Description: The exhibition of over 100 works of art and artifacts includes a wide variety of textiles, and examples of craftwork in leather, metal, glass, jewelry, felt, stone and clay. Textiles span a range of uses, including camel bags, pillows, curtains, fans, hats, shoes and window hangings. Metal wares cover a gamut from silver and brass vessels, jewelry, and braziers to drinking and cooking vessels and inlaid trays. Wooden objects include antique wood lattice windows from Egypt (mushrabbiya). The exhibition features works of art drawn from the Gray Henry collection, whose family has had a presence in Egypt since 1925.
Description: Hazel Dodge, Louis Claude Purser Associate Professor in Classical Archaeology and Programme Co-Ordinator of Ancient and Medieval History and Culture in the Department of Classics, School of Humanitities and Histories at Trinity College, Dublin will present "Symbols of Victory and Colours of Power: Egyptian Stones for the City of Rome." Egypt, both the land and the culture, fascinated
the Romans and once conquered furnished them
with a whole array of resources, including stones
for building and sculpture. The quarrying and
use of stone had a very long tradition in Egypt,
involving the transport of blocks 50-60 tons in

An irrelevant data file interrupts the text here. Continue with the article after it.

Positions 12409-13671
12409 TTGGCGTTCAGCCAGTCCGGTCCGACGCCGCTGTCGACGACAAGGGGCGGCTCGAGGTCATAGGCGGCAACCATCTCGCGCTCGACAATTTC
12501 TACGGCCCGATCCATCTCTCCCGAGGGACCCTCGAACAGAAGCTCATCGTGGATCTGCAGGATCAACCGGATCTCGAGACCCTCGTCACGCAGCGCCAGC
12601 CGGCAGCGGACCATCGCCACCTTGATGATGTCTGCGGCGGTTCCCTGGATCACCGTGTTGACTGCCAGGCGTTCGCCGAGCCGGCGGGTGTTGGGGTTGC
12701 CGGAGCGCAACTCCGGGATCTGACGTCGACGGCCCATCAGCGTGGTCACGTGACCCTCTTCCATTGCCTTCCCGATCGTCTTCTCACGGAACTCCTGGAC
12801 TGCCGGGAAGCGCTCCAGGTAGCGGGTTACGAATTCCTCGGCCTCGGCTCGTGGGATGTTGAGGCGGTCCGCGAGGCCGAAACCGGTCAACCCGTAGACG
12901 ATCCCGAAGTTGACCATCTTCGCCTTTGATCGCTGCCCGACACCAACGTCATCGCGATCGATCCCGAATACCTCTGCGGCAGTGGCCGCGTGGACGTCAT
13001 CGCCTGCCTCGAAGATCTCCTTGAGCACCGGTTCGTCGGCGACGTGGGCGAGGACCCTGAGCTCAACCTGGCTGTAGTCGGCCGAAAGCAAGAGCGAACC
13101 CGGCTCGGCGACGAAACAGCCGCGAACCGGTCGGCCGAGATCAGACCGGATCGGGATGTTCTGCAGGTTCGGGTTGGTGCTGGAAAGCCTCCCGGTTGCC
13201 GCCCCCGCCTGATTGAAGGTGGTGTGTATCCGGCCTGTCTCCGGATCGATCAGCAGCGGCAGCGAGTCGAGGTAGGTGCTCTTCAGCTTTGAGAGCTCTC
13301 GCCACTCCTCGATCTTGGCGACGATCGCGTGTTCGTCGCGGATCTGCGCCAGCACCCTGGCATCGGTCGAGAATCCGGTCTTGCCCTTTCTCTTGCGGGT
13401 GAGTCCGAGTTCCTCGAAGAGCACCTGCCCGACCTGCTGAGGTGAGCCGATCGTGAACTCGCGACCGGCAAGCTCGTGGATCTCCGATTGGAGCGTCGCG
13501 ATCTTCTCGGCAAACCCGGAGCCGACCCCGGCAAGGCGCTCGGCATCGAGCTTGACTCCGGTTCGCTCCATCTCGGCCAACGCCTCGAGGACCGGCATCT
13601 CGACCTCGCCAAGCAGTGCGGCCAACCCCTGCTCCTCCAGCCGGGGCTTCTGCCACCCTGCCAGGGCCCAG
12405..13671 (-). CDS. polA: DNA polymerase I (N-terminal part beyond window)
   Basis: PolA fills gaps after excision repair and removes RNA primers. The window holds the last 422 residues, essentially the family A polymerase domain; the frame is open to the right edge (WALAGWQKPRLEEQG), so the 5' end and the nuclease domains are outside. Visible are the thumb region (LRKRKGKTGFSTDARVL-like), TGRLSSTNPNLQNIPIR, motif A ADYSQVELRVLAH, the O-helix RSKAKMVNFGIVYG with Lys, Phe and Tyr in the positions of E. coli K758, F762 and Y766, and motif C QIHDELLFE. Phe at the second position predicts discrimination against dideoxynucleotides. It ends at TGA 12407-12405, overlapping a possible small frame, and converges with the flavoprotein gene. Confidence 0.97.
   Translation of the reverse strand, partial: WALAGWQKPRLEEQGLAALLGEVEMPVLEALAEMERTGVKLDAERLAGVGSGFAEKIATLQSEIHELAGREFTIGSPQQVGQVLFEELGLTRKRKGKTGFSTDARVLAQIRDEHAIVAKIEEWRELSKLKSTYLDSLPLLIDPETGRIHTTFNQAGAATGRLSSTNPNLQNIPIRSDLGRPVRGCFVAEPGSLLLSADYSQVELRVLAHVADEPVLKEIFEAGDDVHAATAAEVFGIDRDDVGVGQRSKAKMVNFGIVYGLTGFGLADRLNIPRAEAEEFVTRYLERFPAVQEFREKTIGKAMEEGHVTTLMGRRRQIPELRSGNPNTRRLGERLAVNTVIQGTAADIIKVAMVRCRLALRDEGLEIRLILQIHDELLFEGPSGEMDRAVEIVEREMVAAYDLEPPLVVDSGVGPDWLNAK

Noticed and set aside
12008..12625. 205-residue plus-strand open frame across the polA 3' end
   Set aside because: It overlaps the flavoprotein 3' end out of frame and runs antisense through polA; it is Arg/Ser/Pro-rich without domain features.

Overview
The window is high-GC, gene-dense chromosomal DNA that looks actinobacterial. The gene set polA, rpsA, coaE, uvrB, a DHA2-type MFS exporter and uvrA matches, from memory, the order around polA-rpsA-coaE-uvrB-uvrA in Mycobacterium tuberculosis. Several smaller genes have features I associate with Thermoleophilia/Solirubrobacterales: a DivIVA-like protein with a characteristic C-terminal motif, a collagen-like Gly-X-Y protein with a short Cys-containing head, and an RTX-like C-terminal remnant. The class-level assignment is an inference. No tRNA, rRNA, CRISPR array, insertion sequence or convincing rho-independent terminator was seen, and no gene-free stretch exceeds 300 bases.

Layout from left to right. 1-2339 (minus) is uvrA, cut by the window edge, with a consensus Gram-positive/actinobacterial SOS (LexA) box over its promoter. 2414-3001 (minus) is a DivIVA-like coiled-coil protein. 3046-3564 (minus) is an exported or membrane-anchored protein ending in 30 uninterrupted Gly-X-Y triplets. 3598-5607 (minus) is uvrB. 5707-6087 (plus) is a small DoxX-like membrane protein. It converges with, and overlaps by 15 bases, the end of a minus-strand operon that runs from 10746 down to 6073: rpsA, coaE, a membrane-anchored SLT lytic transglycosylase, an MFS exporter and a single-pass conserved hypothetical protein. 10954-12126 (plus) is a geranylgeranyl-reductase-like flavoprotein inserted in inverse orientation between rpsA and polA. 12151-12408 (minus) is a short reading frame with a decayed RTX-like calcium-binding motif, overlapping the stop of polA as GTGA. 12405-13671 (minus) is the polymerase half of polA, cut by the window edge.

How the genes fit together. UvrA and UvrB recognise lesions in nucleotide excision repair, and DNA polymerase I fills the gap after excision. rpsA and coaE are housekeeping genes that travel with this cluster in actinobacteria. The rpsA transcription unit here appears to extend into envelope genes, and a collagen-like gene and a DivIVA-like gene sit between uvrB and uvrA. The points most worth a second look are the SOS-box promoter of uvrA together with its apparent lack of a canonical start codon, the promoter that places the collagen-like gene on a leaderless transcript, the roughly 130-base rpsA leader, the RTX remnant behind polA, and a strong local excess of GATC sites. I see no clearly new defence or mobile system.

weight over hundreds of miles. Red granite for the
obelisks, such a characteristic type of Egyptian
monument, was quarried by the pharaohs at
Aswan in Southern Egypt. Obelisks were set up
at sites all along the Nile valley, at Luxor, Karnak
and Heliopolis. After the Roman conquest of
Egypt, obelisks were the first large-scale physical
pieces of Egypt to be transported to the imperial
capital, where they were erected both as victory
monuments and symbols of imperial ideology.
Other stones shared in this ideology, in particular
two stones which the Romans quarried in the
Eastern Desert of Egypt the grey granite from
Mons Claudianus and the purple porphyry Mons
Porphyrites. This lecture will examine both the
evidence from the quarries in Egypt and the
effects of this phenomenon on the city of Rome.
It will also examine the legacy of this practice in
more recent times.